Presentation on theme: "US Foreign Policy: Imperialism. United States foreign policy reflects the American goals of expanding trade and protecting national security. The US did."— Presentation transcript:
US Foreign Policy: Imperialism
United States foreign policy reflects the American goals of expanding trade and protecting national security. The US did not set out to establish an empire as many European nations.
US Foreign Policy: Imperialism Five philosophies which guided US relations with foreign nations during Imperialism: 1.Open Door Policy in China 2.Monroe Doctrine 3.Roosevelt Corollary 4.Dollar Diplomacy 5.Moral Diplomacy
Open Door Policy 1899 written declaration from John Hay that the US would ensure equal trade for all nations in China. This led to an American commitment to protect China and keep European nations and Japan from taking over and carving up China.
Monroe Doctrine 1823 Declaration by President Monroe that the United States would oppose any efforts by any outside power to control a nation in the Western Hemisphere.
1823 Monroe Doctrine Protection of Latin America seemed common sense in an effort to secure American trade and investments in these countries.
Roosevelt Corollary As President of the United States, Theodore Roosevelt issued an extension to the Monroe Doctrine that essentially stated that only the U.S. would be allowed to intervene in South America. With European nations trying to collect on bad debts in South American nations, the U.S. actually took over trade in areas in order to provide prompt payment to their creditors. “Speak softly and carry a big stick.” As President of the United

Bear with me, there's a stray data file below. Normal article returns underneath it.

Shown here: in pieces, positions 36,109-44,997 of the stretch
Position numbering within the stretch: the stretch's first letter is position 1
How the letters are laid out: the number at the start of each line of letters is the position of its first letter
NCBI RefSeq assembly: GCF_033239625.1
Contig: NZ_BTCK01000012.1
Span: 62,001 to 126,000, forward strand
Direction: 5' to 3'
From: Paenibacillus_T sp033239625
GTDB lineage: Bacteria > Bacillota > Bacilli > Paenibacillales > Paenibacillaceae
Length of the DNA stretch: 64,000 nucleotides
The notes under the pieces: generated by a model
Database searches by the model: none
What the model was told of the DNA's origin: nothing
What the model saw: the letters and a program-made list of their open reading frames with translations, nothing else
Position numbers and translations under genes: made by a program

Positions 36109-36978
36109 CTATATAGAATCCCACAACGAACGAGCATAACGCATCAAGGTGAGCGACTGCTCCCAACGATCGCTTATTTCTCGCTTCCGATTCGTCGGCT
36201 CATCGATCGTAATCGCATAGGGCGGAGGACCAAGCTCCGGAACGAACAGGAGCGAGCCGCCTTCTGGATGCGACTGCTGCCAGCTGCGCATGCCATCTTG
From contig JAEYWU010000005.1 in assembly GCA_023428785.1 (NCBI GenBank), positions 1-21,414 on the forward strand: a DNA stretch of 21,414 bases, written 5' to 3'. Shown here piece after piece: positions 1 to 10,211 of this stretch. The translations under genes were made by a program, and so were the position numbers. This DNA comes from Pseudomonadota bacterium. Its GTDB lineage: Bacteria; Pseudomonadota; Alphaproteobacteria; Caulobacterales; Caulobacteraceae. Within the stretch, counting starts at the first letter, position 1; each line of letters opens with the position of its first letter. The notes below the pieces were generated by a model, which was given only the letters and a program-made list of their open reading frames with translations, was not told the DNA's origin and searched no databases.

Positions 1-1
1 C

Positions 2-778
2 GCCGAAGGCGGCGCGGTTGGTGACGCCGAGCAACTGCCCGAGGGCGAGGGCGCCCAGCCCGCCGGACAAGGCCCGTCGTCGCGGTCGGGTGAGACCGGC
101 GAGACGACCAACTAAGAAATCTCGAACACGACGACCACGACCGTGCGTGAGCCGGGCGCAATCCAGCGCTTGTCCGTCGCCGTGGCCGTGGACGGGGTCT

Roosevelt Corollary Many Latin and South American countries felt that this new aggressive role in the Western Hemisphere denied countries sovereignty. Led to aggression against the US military in Nicaragua in 1920.
Dollar Diplomacy President Taft’s idea to substitute dollars for bullets. Taft encouraged new businesses and banks to expand trade. Americans invested in plantations, mines, oil wells, and railroads all over the Caribbean and Latin American.
Moral Diplomacy President Wilson’s promise to not take more territory through conquest and instead use American power to promote human rights, national integrity, and opportunity. Unfortunately to achieve this goal the US military often had to intervene.
1913 Moral Diplomacy Example: Haiti was put under US military control from 1915 until 1934 to protect American investments from French and German aggression Haiti
1913 Moral Diplomacy Example of military use under Moral Diplomacy: Rebel leader Francisco Villa crossed US boarder and raided the city of Columbus and killed 18 Americans. Wilson sent General John J Pershing across the boarder to capture him